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Too many toys!

Popular children's author and illustrator David Shannon put out a book last year that made kids laugh and their parents cry. The book, Too Many Toys, tells the story of a boy named Spencer who floats happily around his house on a cascading river of toys. But when his dad steps on a Lego piece in his bare feet (ouch!) and his mom trips over race cars while doing the laundry (youch!), they decide that Spencer has too many toys.

And so begins an epic negotiation in which Spencer tells his mom he cannot relinquish any toys. They are all his favorites.

Sound familiar?

Shannon's book taps into a truth about being a parent today: Many of us feel as if we are drowning in a sea of stuff. The chaotic clutter of cheap plastic, organic wood, "educational'' electronics, heaps of princess costumes and a menagerie of stuffed animals can transform the home into a nursery school. We lose control of our personal space and harbor guilt that our children are living in excess, that they consider toys disposable, that they don't understand waste or appreciate the value of things.

In 2009, the average retail price of a toy was $7.68, according to the market research company NPD Group. At yard sales, gently used toys go for as little as 50 cents. Toys have gotten so cheap and so abundant, no wonder some parents are trying to impose limits.

Doug Wood and James Sie have thrown their 8-year-old son birthday parties where, in lieu of a gift, guests were asked to donate to a charity of the birthday boy's choice. But it's not as if Wood and Sie live in a toy-free home. Their son has aunts and uncles and grandmothers who love to shop for him. ‘‘Believe me, he isn't lacking for presents," Wood said.

Although the charity party has worked for Wood and Sie and for others, good intentions can go awry. Diane Zelman, a mother of three in Berkeley, Calif., remembers taking her daughter to a birthday party where the parents decided that their son would donate half of his presents to the Children's Hospital in Oakland.

Zelman initially felt almost envious at the nobility of this idea, but then the birthday boy opened the gifts. The ones he liked, he took out of the box immediately, and the ones that interested him less were discarded to the charity pile. Zelman's daughter had spent a lot of time thinking about what to get her friend, and she was upset when her present ended up in the charity pile.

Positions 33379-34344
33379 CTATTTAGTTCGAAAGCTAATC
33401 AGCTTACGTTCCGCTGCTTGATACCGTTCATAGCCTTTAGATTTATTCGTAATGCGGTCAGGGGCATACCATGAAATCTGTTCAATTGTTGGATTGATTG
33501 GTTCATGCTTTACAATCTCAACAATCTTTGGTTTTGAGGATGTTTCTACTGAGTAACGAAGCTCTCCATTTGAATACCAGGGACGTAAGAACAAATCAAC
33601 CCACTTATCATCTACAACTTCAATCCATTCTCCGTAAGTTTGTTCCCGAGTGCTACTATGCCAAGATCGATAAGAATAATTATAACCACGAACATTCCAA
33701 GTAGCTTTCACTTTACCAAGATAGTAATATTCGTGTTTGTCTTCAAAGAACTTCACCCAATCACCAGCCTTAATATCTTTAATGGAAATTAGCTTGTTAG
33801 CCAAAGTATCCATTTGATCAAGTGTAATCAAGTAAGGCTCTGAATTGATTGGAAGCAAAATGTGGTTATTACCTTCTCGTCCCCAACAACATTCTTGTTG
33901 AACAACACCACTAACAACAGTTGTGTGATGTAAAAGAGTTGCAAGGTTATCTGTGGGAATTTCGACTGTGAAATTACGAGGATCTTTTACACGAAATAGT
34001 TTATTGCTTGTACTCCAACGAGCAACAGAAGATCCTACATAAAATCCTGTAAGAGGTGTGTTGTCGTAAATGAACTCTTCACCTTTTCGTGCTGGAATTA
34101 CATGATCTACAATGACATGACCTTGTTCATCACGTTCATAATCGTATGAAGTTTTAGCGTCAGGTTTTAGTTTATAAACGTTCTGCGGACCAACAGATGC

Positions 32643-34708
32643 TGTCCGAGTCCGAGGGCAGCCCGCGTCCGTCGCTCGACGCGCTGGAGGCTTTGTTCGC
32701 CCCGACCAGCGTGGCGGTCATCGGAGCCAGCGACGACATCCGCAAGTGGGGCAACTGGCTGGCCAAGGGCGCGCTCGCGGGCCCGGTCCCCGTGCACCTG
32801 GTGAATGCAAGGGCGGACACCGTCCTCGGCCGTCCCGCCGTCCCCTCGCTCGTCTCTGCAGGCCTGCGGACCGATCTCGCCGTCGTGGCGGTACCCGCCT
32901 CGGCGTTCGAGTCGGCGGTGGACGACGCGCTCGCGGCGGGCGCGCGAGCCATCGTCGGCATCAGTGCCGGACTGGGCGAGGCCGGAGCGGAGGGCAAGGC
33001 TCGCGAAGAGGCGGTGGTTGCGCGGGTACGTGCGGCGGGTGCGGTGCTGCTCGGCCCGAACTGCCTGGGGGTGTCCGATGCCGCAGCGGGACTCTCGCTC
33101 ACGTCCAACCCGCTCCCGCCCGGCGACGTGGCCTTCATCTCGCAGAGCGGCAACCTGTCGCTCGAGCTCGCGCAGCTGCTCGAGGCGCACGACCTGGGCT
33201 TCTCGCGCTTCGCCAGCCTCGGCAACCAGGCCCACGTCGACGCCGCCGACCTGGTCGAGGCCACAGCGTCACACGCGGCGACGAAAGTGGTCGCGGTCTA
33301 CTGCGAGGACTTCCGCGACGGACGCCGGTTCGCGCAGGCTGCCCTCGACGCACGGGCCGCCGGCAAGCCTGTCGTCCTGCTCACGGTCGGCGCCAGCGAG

"I liked the intention behind it, but we felt kind of ripped off," Zelman says. "We bought this present for him, and we wanted him to get it. We could make a donation to the Children's Hospital on our own."

Giving toys is an American ritual. Ask extended family to get your kids practical things like socks, and they may say you're depriving your child of joy. After all, even if a new winter jacket or a check for the savings account makes sense, it can be less fun for a giver who would rather present some amazing toy that delights a child.

Perhaps the best happy medium comes from Kiyoko Miller, a mother of two who recently moved from an apartment building to a house. Her family brought with them five boxes filled just with toys.

"We realized we couldn't have another party and get a bunch of toys," she said. Instead, she asked guests of her son's 4th birthday party to donate $10 to the swing set that he had picked out. When 4 of the 16 families invited showed up with gifts, Miller wasn't annoyed. She was thrilled.

"It was very nice of them," she said. "My son was happy he got four gifts, because he didn't think he was going to get any."

Even better, she collected $350 toward the $700 swing set.

Even if parents can't hold back the toy deluge, they can take comfort in the fact that it won't last forever. Shannon started working on Too Many Toys when his daughter was 9 and based the story on his own experience at the time.

"She's 11 now, and the birthday parties are fewer, and toys are beginning to be more substantial. They're turning into DVDs and CDs," he said.